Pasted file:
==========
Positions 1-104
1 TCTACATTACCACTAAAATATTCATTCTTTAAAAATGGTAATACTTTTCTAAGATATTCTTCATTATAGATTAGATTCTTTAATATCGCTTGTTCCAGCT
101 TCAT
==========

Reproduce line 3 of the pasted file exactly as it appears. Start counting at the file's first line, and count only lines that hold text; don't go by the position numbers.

101 TCAT